With the next national election planned for May this year, voters are making up their minds about which party to support. However, uncertainty is rife – many people are not sure which party to vote for, giving political parties the opportunity to try and influence voters before the election comes around.
Currently six in every ten registered voters (61%) will put their mark next to the name of the ANC in a national election. The ruling party is followed distantly by the DA (14%), EFF (9%) and IFP (2%). 13% of registered voters answered that they would not vote, would not vote for a current party, refused to answer or didn’t know which party they would vote for.
These are some of the findings of the latest Ipsos 6-monthly “Pulse of the People™” study, conducted at the end of 2018. Ipsos asks a randomly selected sample of registered voters which party they would vote for in a national election if the election were to happen the next day. Respondents are given the opportunity to fill in their own choices on an electronic voting paper, imitating a secret vote.
The table below summarises the results from a similar poll in May 2018 and the results from the latest poll.
*This includes the other political parties chosen or mentioned by respondents.
**Some respondents made it clear that none of the current political parties appealed to them.
These results are not a prediction of the outcome of the election, but merely a snapshot of voter opinion at the time of fieldwork. The results are representative of those South Africans who are older than 18 and who are registered to vote. Closer to the election, possible election turnout scenario’s will be developed. Currently only 79% of those South Africans who are eligible to vote are also registered to vote, which we can expect to increase as the IEC embarks on some registration drives in the run-up to the election.
The table overleaf indicates that almost one in every ten (8%) of registered voters either refused to share their party choice or have indicated that they do not know who to vote for. When and if the registered voters in these two groups of people actually vote, they can make a difference to the performance of any of the parties. An analysis of these undecideds follows below.
Some broad observations are evident from looking at the undecided population which political parties could find useful in the lead up to elections:
- Although women form the largest part of the electorate in the country, women are also not as sure as men when it comes to the choice of political party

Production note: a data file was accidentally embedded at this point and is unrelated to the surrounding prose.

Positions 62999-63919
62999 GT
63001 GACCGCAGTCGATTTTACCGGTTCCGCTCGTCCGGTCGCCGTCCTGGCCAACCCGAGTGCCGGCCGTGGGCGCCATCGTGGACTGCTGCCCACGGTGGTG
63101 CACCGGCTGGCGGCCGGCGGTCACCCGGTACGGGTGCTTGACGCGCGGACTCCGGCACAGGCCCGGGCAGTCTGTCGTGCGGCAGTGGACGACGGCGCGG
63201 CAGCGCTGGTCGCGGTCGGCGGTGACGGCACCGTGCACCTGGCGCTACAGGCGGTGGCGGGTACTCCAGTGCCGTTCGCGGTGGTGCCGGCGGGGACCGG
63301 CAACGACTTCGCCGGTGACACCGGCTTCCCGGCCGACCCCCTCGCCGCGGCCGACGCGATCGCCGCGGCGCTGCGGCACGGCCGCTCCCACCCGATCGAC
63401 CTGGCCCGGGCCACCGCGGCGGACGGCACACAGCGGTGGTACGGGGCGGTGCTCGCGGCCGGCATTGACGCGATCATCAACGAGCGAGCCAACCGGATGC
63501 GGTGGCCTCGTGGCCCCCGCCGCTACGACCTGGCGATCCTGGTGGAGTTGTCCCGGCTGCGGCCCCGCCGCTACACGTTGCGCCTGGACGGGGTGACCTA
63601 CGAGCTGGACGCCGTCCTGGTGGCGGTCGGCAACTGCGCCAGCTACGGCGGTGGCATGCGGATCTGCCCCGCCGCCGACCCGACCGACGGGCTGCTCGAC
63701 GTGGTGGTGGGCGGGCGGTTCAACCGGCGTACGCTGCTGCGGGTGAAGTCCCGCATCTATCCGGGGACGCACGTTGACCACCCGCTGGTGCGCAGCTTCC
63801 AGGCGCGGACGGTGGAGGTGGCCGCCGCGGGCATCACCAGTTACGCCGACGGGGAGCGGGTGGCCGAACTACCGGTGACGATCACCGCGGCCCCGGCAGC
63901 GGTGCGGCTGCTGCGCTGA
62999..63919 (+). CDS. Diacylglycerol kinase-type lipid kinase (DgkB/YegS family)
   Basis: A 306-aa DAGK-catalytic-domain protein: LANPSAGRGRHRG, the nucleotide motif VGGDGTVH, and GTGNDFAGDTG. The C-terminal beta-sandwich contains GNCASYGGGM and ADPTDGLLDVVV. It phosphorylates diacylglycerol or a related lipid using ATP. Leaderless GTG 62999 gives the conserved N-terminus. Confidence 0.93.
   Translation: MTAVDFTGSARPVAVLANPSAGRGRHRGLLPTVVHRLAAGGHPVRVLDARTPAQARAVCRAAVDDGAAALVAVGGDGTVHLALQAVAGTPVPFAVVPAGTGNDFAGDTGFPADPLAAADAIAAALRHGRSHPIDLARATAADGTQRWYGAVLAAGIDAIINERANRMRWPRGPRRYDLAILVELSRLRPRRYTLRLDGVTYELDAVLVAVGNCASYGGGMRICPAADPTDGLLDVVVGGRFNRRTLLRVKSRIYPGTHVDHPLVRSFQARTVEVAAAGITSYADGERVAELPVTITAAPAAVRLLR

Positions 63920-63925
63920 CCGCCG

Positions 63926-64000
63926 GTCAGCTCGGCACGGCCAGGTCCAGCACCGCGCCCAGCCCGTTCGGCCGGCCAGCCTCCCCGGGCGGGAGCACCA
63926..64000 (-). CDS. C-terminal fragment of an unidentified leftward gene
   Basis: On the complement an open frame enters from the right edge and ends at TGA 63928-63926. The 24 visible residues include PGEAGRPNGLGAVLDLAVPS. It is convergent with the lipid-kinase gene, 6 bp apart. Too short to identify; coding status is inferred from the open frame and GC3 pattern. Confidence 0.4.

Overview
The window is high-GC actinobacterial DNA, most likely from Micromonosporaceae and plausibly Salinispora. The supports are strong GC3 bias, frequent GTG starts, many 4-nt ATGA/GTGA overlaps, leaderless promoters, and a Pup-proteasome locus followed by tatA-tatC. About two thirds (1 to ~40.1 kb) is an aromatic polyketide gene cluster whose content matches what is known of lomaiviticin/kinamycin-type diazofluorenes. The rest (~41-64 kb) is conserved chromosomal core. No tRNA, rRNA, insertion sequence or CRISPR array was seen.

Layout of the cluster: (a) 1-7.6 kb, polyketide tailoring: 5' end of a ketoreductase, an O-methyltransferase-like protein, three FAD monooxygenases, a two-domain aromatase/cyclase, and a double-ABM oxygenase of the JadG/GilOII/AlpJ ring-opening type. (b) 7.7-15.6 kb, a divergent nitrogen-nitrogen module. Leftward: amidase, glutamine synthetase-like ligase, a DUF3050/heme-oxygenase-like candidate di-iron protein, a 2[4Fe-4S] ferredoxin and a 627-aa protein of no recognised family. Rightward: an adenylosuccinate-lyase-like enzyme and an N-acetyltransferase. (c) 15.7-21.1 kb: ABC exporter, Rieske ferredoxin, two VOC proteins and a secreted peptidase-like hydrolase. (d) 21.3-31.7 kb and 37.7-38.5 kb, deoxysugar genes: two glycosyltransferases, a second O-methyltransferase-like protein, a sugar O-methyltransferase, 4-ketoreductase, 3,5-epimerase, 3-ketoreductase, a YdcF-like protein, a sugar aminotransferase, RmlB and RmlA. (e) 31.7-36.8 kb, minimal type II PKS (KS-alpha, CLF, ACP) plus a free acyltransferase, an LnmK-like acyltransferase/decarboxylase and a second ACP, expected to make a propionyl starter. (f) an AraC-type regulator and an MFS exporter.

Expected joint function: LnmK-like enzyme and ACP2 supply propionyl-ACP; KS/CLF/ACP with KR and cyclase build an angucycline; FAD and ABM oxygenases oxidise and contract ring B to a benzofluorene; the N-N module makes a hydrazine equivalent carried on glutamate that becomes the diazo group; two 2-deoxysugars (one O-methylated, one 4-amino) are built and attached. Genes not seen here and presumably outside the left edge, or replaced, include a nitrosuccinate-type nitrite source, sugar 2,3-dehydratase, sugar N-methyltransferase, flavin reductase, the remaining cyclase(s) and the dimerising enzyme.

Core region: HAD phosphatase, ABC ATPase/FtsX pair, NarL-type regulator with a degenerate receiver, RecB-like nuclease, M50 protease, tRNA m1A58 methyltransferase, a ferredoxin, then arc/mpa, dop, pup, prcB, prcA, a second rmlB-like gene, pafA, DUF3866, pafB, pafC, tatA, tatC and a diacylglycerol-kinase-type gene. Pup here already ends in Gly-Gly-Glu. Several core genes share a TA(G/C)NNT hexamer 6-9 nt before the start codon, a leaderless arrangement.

- It is a challenge for all political parties to inspire young people to vote, but according to these results, older people are more unsure about party choice at this stage
- The largest insecurity (proportional) is among the minority population groups
- In terms of provinces the biggest challenge to bring certainty to voters will be in KwaZulu-Natal and the Eastern Cape.
The feeling that political choice might not be cut and dry is also borne out by the results of another question that was included in the survey. The statement “There is no political party that represents your views” was put to respondents and they had to react to this using an agreement scale. Almost 4 in every 10 (39%) agreed with this statement.
Trust in political parties
The opinions above are closely associated with trust in different political parties. South Africans are asked to indicate whether they are “Extremely likely to trust” or “Very likely to trust” a party, versus an opinion that they are inclined “neither to trust nor distrust” the party, “Not very likely to trust” or “Not at all to trust” the party. By subtracting the proportion of negative answers from the total of positive answers, we can establish the “trust index” for each party. Trust is fundamental to all human relations, also to the relationship a person has with his/her chosen political party.
At the end of the Zuma years, trust in the ANC was very low, but the party has recovered quite significantly in the last year. The trust indices for both the DA and the EFF are still in negative terrain, and both parties underperformed in building trust among the electorate in 2018.
The picture differs when looking at the levels of trust supporters of the different parties have in their own party of choice, but the trouble experienced in 2018 by some political parties are also reflected in these results.
 These results are for all South Africans of voting age, i.e. 18 years and older.
 These results are for all South Africans 18 years and older, who are registered to vote.